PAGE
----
First, from what I understand, you don't show to user any data from other users, so you don't really have to worry about XSS. If you would show it, then you would have to make some countermeasures, such as character escaping (that actually should be used anyway). Hacked machine and browser security flaws are things you rather can't predict.
Second, the encryption thing you created doesn't really work. Sorry. Unless you are a genious with years of experience in security, but then you wouldn't need to ask this question. Among things that should be considered when designing encryption are:
- Man in the Middle - can someone catch user's data by decrypting data from server on own machine and reencrypt them when sending to client? Attacker may simply ask real server for token, and when pretending to client that he is the server, he has the luxury to generate own set of keys/tokens, which will look as legit as original.
- Network monitoring - are you sure you are not susceptible for instance to replay attack? Assume you order some items in some shop. If attacker records it and replays to the server, the same, encrypted data, will server detect it, or commit transaction again?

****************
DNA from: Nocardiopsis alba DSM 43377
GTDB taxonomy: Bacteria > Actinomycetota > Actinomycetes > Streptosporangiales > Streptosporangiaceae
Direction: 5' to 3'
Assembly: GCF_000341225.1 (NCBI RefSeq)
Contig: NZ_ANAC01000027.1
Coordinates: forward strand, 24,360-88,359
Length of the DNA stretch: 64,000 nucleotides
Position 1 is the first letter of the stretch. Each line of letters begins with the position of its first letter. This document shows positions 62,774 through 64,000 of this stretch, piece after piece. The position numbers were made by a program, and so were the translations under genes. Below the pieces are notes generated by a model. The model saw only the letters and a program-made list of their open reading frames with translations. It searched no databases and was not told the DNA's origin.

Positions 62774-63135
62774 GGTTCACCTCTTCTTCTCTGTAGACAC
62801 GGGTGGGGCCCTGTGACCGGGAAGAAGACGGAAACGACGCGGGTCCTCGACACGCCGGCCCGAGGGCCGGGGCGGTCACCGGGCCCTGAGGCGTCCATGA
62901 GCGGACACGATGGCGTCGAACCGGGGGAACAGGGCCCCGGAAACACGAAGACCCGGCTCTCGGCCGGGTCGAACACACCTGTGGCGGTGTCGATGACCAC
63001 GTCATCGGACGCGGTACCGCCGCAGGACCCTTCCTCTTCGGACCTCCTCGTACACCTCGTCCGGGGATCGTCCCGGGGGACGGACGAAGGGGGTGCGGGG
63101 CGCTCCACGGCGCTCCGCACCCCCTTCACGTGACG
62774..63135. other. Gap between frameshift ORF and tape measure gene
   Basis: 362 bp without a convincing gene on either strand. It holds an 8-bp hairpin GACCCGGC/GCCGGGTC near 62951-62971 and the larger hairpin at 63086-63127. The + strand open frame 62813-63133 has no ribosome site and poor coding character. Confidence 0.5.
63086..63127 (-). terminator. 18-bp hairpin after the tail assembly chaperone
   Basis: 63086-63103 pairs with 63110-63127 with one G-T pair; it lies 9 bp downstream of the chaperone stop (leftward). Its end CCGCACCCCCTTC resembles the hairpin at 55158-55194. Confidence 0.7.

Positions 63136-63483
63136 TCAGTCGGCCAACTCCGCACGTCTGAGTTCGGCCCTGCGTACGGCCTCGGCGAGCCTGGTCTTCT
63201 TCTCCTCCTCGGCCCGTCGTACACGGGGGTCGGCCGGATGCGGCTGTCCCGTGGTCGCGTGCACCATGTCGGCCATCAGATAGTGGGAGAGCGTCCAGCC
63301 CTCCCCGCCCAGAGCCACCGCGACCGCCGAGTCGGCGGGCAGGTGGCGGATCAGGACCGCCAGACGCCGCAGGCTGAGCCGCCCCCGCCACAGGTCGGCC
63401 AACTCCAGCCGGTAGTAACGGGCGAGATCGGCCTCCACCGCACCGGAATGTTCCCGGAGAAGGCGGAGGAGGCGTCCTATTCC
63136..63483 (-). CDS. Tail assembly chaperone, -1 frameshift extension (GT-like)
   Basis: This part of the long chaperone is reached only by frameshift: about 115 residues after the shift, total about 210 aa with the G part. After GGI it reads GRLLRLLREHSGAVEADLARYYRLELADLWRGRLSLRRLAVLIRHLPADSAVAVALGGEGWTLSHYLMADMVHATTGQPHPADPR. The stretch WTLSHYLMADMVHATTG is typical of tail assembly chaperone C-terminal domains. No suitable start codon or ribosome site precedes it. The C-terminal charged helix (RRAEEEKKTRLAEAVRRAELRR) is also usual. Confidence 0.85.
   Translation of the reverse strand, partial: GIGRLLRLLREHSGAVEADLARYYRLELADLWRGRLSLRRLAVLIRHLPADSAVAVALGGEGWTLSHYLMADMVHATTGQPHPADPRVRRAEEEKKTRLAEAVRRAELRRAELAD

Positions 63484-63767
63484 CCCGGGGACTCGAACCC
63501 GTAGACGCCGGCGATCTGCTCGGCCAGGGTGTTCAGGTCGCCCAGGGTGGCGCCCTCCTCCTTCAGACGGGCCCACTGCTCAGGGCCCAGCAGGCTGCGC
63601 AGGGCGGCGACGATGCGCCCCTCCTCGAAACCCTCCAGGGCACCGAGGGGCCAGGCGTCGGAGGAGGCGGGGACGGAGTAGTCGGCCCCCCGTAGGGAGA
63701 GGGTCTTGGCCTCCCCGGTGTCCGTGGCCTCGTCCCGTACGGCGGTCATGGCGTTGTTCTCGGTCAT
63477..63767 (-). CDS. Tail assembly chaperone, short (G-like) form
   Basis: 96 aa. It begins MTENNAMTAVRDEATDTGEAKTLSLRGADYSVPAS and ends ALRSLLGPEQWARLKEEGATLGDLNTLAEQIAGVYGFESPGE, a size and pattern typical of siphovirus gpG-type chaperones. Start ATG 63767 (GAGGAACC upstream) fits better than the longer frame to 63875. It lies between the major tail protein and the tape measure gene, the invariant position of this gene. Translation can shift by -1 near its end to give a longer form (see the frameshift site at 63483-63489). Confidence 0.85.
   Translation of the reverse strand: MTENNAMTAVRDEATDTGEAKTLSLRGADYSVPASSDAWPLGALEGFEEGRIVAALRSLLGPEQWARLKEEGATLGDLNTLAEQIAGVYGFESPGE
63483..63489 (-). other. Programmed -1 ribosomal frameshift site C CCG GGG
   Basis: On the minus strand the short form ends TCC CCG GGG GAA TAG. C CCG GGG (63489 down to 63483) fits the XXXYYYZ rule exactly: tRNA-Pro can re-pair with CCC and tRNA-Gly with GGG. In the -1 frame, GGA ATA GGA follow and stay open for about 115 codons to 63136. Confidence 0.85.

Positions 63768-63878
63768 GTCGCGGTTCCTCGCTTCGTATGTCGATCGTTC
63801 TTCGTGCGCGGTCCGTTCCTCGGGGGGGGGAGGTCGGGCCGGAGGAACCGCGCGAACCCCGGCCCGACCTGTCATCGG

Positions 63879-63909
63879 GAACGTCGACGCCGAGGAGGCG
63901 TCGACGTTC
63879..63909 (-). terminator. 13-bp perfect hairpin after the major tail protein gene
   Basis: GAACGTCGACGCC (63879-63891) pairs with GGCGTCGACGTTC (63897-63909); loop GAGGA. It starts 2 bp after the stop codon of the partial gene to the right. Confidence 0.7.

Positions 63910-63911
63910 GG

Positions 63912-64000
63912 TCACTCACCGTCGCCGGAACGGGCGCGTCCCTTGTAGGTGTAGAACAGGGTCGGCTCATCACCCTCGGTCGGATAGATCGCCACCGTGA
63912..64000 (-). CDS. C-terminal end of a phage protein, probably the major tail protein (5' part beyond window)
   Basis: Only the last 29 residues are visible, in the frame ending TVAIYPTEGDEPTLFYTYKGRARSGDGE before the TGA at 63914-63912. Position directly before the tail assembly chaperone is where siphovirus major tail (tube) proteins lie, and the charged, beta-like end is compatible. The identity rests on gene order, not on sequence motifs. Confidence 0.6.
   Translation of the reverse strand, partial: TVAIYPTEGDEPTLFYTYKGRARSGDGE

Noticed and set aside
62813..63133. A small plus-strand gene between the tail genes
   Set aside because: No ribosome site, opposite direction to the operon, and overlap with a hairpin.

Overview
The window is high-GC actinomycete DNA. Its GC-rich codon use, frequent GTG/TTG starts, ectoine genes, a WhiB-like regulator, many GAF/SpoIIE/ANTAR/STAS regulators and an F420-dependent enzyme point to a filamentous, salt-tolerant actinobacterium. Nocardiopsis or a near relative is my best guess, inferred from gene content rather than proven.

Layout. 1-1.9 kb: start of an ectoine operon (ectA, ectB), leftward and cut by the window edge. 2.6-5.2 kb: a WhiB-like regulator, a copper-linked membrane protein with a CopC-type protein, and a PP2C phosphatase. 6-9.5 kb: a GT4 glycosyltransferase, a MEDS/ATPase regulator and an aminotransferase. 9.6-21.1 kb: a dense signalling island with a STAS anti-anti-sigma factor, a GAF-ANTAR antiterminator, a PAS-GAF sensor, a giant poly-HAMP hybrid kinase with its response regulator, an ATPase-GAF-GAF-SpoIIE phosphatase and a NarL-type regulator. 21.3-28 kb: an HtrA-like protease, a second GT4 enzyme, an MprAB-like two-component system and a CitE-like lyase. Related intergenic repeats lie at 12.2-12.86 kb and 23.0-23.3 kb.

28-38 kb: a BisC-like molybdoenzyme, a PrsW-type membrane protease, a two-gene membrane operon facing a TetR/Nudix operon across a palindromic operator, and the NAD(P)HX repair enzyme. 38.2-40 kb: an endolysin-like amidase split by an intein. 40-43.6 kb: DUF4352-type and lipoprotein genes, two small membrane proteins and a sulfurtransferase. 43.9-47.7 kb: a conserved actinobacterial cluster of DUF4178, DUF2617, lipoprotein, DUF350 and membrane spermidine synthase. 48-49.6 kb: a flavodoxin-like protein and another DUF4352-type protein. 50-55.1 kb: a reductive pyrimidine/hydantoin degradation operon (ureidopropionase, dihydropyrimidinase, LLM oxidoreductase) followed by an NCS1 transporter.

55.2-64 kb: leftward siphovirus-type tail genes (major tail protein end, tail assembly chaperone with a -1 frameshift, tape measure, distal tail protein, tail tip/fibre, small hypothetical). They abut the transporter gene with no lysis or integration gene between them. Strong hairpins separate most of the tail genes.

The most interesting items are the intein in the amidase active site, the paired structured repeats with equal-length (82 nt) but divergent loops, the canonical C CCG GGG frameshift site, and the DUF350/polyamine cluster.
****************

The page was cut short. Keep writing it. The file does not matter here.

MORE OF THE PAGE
- Key generation - are the keys you use completely random, or just predictably random? If attacker can generate the same set of keys your server stores, he doesn't even need to directly attack you, he can just sit back and other implications are pretty obvious. And believe me, standard random with time seed is very predictable.
- Lots and lots more...
There are libraries like SSL that make this for you, made by people with years of experience and, as you probably realize, even they happen to mistakes, but nobody seems to be particularly eager to implement any alternative for some reason.
In case of security, the best option is to use checked and popular solutions, as they are probably also the most safe ones. As there is quite a few open-source and free libraries available, that should not be a problem. Ready encryption supported by browser will probably take care of more problems than you will ever probably imagine there is.
Unless of course I misunderstood you and you were not playing with webapps for webapp part of it, but for security thing. Then keep trying, and remember you will also learn a lot by attacking the app you created.